THE ROLES OF LOCUS OF CONTROL AND GENDER ON THE CRIMINAL BEHAVIOUR OF ADOLESCENTS
Background of the Study
Criminal behaviour is a social and universal phenomenon with tremendous monetary and psychics costs (Anderson, 1999). Numerous disciplines study the causes of criminal behaviour. To explain heterogeneity in criminal behavior, we combine concepts from economics, psychology, gender studies or genetics and criminology that refer to differences in stable individual characteristics. But in this project work, we are interested in concepts from psychology, precisely, locus of control (Internal and external) and gender (male and female) characteristics in terms of their contributions and influences on the criminal behaviour of the adolescents.
Adolescence is one of the most challenging developmental periods in a person’s life. Individuals biologically and psychologically experience wide variety of changes in this period. Along with these changes, individuals begin to discover varieties of new emotional or behavioural stimulants of adult life. Biological, psychological social and environmental changes that occur in the adolescence process may cause vulnerability to engage in self destructive or health compromising behaviours. Some of these self-destructive or health compromising behaviours that initially occur in the adolescence process have long term effects in terms of health or other social and psychological consequences (Ingersoll & Orr, 1989, as cited in Bonzales & field, 1994). For this reason, a considerable amount of risk-taking research underlines the negative consequences of risk-taking behaviours associated with health and society (Ogel, Corapcioglu, Sir, Tamar, Tot, Dogan, Oguz Yenilmez, 2004; Hodgson, 2000 others include: reckless behaviours (Arnett, 1996), criminal activities such as stealing, sexual behaviour, smoking, heavy drinking drug use and abuse (Zuckerman & Kuh/Man 2000), these are regarded as potentially risky behaviours that might have negative long-term consequences.
Similarly, Jessor, Denovan and Costa (1991) found that problem behaviours proness in adolescence explained young adult problem behaviour including problem of drinking, alcohol use, marijuana use, cigarette smoking, and general deviant behaviour. Considering these long term negative consequences, risk-taking behaviour has become one of the most important topics of adolescent studies. Risk-taking behaviour are criminal behaviour in so many societies(Cost,1991).
In the literature, what constitute risk-taking behaviour or criminal behaviour is rather blurred. In other words, there is no consensus on the definition of this concept, that is criminal behaviour. Criminal behaviour or risk-taking behaviour has been conceptualized differently from variety of theoretical perspectives. For example, from the decision-making perspective, Irwin (1990, Irwin & Milstein, 1991) defines risk taking or criminal behaviour as volitional and violative behaviour whose outcome may be uncertain and probably the reason of negative consequences. Similarly, Moore and Cullone (1996) defined risk-taking behaviour as behaviour which involves potential negative consequences but is balanced in some way by perceived positive consequences. Furthermore, Zuckerman (1994), who views the risk-taking behaviour as a dispositional trait, defines risk as partly objective and partly individual’s subjective judgment of a certain situation.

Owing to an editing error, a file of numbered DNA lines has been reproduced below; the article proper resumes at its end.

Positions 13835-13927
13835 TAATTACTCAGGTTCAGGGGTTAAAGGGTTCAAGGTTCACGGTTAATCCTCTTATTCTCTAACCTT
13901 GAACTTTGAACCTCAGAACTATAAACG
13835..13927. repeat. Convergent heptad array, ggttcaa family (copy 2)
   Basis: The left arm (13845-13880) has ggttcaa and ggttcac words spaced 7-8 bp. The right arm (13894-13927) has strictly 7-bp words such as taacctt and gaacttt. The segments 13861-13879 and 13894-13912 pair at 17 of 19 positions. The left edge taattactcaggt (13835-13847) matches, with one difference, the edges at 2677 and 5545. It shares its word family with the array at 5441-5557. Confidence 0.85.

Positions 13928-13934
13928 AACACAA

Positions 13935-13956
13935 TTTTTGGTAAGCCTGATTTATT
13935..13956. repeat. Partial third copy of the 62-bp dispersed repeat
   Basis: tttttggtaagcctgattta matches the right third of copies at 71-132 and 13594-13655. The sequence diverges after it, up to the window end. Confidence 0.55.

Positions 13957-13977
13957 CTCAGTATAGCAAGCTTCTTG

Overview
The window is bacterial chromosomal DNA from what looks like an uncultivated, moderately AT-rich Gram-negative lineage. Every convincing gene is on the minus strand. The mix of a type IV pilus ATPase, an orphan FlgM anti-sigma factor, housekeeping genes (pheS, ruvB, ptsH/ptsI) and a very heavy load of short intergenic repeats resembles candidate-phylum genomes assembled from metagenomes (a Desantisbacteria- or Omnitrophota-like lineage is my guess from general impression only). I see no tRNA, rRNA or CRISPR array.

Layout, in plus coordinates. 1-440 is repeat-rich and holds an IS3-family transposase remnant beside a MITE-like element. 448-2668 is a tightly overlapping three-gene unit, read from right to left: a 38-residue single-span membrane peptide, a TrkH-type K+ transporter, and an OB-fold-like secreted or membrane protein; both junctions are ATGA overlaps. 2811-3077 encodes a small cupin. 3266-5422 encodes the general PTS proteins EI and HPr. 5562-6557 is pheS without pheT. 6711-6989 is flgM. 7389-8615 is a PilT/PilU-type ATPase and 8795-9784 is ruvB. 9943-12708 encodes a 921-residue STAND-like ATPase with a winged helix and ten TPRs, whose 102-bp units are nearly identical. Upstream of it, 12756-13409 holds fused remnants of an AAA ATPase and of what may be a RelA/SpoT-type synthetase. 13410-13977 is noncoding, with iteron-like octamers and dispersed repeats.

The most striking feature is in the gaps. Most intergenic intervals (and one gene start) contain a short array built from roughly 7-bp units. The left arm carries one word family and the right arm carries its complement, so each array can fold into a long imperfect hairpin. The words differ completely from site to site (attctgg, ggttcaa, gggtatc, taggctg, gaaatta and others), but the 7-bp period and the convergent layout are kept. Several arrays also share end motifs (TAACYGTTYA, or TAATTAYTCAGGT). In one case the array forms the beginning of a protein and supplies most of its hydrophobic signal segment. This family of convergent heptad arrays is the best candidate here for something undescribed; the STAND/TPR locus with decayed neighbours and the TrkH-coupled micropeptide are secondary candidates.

As seen above, relatively different aspects of risk-taking behaviour are emphasized by the risk taking and criminal behaviours researchers. More specifically, what constitutes risk taking behaviour seems to be an “agreed upon” issue in risk taking literature (Gonzales & Field, 19994, Irwin & Millstein, 1992). A group of researchers generally viewed risk-taking as the behaviours that possibly cause long-term negative consequences to the health of individuals and that of the society at large (Ingersoll & Orr, 1989’, as cited in Gonzales & field, 1994) and deviate individuals from the norms of culture. Infact, these behaviors are crimes in many societies, and the adolesecents mainly involve themselves in these behaviours (zessor, chase & Denovan, 1980’, as cited in Siegel, 1994). These behaviours can be exemplified as smoking, alcohol and drug use. These behaviors are destructive and inimical to both players and spectators in the society (Siegel, 1994).